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Trump Likened to ‘a Dog Barking’ by North Korea’s Top Envoy

Other than Mr. Ri’s remarks, there has been no reaction from the North Korean government or Mr. Kim. But on Thursday, the North’s official Korean Central News Agency reported that Mr. Kim had been visiting orchards.

“I feel so good I feel like dancing,” Mr. Kim was quoted as saying, while looking at branches hung low with ripe apples and other fruits.

North Korea, a master of tough talk, often resorts to colorful Korean proverbs in its propaganda at home or in its diatribes against its external enemies. Loyalty to Mr. Kim, for example, comes as naturally to North Koreans as “streams knowing which gully to travel to reach the sea,” it says.

The dog and caravan idiom is a favorite when North Korean propagandists want to dismiss America as an inconsequential mutt yapping at what they call their country’s surging march toward mastering nuclear armaments.

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North Korea’s foreign minister, Ri Yong-ho. Credit Romeo Ranoco/Reuters

In North Korea’s official news media, writers routinely deploy punchy metaphors originating in Korean proverbs to jab at enemies.

When South Korean and United States troops engage in their annual joint exercises, propagandists liken them to “fools rushing into flame with hay bundles on their back.”

Animals, especially dogs, appear prominently in these proverbs.

When they think the Americans don’t make sense, North Koreans say, “Even a dead cow would sit up and laugh.” About Japan, they say, “However hard it tries, a crow can never become a pigeon.”

When President George W. Bush called North Korea part of an “axis of evil” in 2002, the country called him “a puppy knowing no fear of the tiger.”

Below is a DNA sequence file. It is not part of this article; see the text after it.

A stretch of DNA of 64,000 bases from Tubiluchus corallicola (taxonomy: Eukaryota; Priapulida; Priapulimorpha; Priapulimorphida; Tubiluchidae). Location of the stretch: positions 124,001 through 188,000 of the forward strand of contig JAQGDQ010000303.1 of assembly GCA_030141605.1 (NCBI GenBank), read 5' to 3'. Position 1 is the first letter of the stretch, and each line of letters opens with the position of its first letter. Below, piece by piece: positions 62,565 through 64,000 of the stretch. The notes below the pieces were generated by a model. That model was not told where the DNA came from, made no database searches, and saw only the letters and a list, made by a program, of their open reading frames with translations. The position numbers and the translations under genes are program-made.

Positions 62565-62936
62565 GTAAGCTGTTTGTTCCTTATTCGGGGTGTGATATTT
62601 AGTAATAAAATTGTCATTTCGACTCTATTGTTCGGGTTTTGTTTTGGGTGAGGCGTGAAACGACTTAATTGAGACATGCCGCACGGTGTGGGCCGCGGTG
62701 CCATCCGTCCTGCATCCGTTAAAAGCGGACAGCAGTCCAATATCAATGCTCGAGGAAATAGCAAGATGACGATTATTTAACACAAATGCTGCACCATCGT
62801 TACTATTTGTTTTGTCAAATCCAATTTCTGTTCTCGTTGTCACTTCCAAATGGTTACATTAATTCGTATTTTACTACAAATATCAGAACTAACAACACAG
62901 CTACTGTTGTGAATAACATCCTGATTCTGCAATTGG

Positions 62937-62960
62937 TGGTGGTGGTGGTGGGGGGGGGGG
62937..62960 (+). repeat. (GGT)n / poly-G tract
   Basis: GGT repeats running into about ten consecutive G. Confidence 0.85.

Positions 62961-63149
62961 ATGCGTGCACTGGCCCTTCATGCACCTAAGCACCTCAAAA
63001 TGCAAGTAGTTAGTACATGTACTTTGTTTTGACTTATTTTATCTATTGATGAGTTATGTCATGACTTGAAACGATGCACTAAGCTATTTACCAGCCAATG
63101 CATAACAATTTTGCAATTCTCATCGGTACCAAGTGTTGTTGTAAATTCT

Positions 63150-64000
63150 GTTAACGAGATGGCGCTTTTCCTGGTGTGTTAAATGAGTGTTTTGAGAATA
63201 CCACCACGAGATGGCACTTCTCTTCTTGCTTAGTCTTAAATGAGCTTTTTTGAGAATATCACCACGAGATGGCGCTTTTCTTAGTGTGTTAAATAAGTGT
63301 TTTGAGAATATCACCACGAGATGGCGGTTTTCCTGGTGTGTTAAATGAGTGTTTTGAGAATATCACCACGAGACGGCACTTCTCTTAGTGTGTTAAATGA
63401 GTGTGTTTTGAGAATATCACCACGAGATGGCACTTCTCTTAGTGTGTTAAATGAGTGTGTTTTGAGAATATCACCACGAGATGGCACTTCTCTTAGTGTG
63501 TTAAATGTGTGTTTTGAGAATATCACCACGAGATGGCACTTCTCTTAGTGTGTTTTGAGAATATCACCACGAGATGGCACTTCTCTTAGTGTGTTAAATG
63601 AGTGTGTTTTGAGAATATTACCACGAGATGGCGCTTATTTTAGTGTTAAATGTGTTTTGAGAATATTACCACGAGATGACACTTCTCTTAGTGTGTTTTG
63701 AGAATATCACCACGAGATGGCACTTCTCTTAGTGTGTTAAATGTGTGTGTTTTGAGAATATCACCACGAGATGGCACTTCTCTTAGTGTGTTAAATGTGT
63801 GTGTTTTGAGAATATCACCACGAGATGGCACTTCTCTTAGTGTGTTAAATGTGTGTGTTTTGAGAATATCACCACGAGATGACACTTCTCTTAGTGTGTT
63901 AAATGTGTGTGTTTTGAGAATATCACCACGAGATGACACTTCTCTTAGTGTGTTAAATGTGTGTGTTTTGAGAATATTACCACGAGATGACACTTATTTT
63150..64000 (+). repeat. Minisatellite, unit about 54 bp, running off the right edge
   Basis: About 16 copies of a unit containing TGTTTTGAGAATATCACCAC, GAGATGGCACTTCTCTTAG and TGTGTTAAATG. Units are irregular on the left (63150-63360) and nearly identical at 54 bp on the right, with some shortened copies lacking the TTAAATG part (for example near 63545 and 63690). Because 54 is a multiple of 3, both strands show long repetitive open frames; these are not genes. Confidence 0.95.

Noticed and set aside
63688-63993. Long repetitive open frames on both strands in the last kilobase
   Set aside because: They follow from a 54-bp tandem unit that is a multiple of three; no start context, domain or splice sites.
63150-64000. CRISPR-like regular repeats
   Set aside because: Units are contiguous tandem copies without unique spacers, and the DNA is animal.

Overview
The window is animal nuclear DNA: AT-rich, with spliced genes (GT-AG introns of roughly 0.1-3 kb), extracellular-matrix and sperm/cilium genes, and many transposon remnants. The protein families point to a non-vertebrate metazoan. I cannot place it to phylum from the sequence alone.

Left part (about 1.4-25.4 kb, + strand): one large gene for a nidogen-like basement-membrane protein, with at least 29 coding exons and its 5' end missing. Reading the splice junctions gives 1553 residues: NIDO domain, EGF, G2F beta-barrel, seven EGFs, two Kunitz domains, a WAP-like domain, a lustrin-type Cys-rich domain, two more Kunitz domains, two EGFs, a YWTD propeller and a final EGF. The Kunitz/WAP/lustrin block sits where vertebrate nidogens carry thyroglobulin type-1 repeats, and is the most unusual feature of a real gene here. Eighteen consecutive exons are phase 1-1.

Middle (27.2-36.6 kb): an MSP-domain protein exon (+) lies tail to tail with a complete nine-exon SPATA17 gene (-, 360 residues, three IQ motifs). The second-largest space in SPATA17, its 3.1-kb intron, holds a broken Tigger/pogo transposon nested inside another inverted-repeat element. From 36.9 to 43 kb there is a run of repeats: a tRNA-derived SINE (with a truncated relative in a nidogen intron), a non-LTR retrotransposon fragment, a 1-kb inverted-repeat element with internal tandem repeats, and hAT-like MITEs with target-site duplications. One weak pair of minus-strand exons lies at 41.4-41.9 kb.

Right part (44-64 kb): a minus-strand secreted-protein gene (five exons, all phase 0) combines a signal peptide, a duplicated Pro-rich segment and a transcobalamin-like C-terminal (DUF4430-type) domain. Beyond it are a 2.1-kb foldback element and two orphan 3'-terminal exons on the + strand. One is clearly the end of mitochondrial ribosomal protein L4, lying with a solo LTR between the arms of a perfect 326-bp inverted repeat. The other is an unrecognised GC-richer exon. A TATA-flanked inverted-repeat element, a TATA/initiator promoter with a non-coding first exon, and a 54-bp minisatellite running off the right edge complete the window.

In a common North Korean school textbook fable, however, the roles are reversed: the arrogant tiger (the Americans) is repelled by the daring porcupine bristling with its needles (North Korea with its missiles).

On Thursday, South Korea formalized its plan to send $ 8 million in humanitarian aid to North Korea for malnourished children and pregnant women. But the government said it had yet to decide when to provide the aid, which will be delivered through the United Nations’ World Food Program and the United Nations Children’s Fund, or Unicef.

The government said it would consider “various situations, including South-North Korean relations,” before making that decision. Last Friday, in a call with President Moon Jae-in of South Korea, the Japanese prime minister, Shinzo Abe, complained about the South Korean aid plan, taking issue with its timing, South Korean officials said. Japan feared that the planned aid would undermine international efforts to apply maximum sanctions and pressure to force North Korea to give up its nuclear weapons programs.

But on Thursday, Unification Minister Cho Myoung-gyon of South Korea reconfirmed that his government would keep humanitarian aid separate from United Nations sanctions against North Korea, a stance shared by Unicef and other relief agencies. “Children are children,” said Karin Hulshof, Unicef’s regional director for East Asia and the Pacific, in a statement on Thursday appealing for donations for the North Korean children. “They do not have politics. And they do not deserve to suffer for situations entirely beyond their control.”

Unicef estimates that about 200,000 North Korean children are affected by acute malnutrition, heightening their risk of death or stunted growth. About 350,000 children under the age of 5 have not received vaccinations against life-threatening diseases, it said. Food and essential medicines and equipment to treat young children are in short supply.

But some South Koreans wondered why they should help North Korea when it is using its resources on its nuclear weapons and missile programs while its children were starving. “We are speechless about the government decision,” said Chung Tae-ok, a spokesman for the main opposition Korea Liberty Party.

Source: NYT > World

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